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Facebook Engineers Organ Donation

Facebook's new organ donation status may put peer pressure to good use

2 min read
Facebook Engineers Organ Donation

Social networking attempts to become social engineering with Facebook’s newest option: organ donor status. Facebook founder Mark Zuckerberg and COO Sheryl Sandberg introduced the option with a release Tuesday morning, “Friends Saving Lives.”

The premise is that just having the option will prompt users to become organ donors. Or the status might provide insight into a patient’s wishes for family members faced with the uncomfortable decision of whether to donate someone else' organs.

To change organ donation status, users can add a life event to their timelines. The box for organ donation is listed under Health & Wellness. Like all Facebook updates, it can be hidden with privacy settings or shared. The engineering kicks in with a link in life event box, inviting the user to officially register as a donor. The link transports users to Donate Life America’s Facebook page: an easy to use map to find each states' official registry website. 

Simply bringing attention the option will increase the number of donors, says BJ Fogg, who runs the Persuasive Technologies Lab at Stanford, The New York Times reports. It “will trigger people to make an important decision about whether to be an organ donor, a decision most people in the last year haven’t even considered,” Fogg says.

Many countries, especially those in the European Union, have “opt-out” programs, in which donation is assumed and residents must choose to not donate. But the United States has an “opt-in” system. Americans only become donors through conscious choice and deliberate registration. As of today, there are 114 183 people on the U.S. waitlist, according to the U.S. Department of Health, with about 18 of those patients dying a day. One organ donor could save up to eight people, it claims.

And Facebook may actually be able to make a difference, experts say.

“If you see all your friends do it, or have the illusion all your friends are doing it, it sets up an expectation of sorts and it may become a social norm,” Fog says.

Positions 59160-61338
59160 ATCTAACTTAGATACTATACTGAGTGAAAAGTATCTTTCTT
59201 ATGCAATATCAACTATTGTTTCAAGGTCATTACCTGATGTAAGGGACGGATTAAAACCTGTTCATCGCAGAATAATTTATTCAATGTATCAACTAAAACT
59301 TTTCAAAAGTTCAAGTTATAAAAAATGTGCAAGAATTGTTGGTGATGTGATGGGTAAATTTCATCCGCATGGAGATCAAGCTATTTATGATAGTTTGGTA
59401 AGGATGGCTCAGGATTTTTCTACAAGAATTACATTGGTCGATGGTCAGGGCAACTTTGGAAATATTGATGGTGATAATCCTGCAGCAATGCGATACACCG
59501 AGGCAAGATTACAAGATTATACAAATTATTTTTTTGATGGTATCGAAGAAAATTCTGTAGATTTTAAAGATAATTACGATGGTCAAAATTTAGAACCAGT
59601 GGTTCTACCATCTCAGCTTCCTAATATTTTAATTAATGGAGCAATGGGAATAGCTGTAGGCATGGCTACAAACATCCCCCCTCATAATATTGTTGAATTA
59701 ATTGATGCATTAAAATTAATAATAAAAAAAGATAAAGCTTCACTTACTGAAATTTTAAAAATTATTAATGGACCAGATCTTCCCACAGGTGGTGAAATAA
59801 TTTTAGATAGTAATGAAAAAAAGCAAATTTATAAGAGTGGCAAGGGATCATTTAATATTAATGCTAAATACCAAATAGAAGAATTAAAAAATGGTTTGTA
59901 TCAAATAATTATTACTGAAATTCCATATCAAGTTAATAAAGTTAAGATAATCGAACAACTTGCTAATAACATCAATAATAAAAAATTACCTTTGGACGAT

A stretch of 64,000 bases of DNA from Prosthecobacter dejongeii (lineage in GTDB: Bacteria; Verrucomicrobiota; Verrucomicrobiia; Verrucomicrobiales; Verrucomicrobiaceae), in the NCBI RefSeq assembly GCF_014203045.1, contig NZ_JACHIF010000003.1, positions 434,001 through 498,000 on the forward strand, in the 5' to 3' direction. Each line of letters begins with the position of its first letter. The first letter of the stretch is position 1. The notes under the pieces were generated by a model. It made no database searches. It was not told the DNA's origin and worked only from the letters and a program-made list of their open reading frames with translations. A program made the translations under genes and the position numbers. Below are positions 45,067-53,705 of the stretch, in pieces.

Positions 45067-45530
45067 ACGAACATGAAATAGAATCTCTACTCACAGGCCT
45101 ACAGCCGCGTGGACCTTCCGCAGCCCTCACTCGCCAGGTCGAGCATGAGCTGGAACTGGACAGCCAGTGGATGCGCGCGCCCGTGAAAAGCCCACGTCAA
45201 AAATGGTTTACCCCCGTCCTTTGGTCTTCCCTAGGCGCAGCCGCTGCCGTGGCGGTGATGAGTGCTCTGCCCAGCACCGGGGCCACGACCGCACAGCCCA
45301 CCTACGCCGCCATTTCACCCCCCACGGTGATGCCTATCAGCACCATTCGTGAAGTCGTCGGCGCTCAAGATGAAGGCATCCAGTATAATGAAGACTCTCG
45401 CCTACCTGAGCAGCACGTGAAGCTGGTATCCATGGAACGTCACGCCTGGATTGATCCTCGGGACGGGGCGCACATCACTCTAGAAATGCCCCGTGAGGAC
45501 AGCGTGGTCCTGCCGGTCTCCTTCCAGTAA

It’s peer pressure put to good medical use.

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Metamaterials Could Solve One of 6G’s Big Problems

There’s plenty of bandwidth available if we use reconfigurable intelligent surfaces

12 min read
An illustration depicting cellphone users at street level in a city, with wireless signals reaching them via reflecting surfaces.

Ground level in a typical urban canyon, shielded by tall buildings, will be inaccessible to some 6G frequencies. Deft placement of reconfigurable intelligent surfaces [yellow] will enable the signals to pervade these areas.

Chris Philpot

For all the tumultuous revolution in wireless technology over the past several decades, there have been a couple of constants. One is the overcrowding of radio bands, and the other is the move to escape that congestion by exploiting higher and higher frequencies. And today, as engineers roll out 5G and plan for 6G wireless, they find themselves at a crossroads: After years of designing superefficient transmitters and receivers, and of compensating for the signal losses at the end points of a radio channel, they’re beginning to realize that they are approaching the practical limits of transmitter and receiver efficiency. From now on, to get high performance as we go to higher frequencies, we will need to engineer the wireless channel itself. But how can we possibly engineer and control a wireless environment, which is determined by a host of factors, many of them random and therefore unpredictable?

Perhaps the most promising solution, right now, is to use reconfigurable intelligent surfaces. These are planar structures typically ranging in size from about 100 square centimeters to about 5 square meters or more, depending on the frequency and other factors. These surfaces use advanced substances called metamaterials to reflect and refract electromagnetic waves. Thin two-dimensional metamaterials, known as metasurfaces, can be designed to sense the local electromagnetic environment and tune the wave’s key properties, such as its amplitude, phase, and polarization, as the wave is reflected or refracted by the surface. So as the waves fall on such a surface, it can alter the incident waves’ direction so as to strengthen the channel. In fact, these metasurfaces can be programmed to make these changes dynamically, reconfiguring the signal in real time in response to changes in the wireless channel. Think of reconfigurable intelligent surfaces as the next evolution of the repeater concept.

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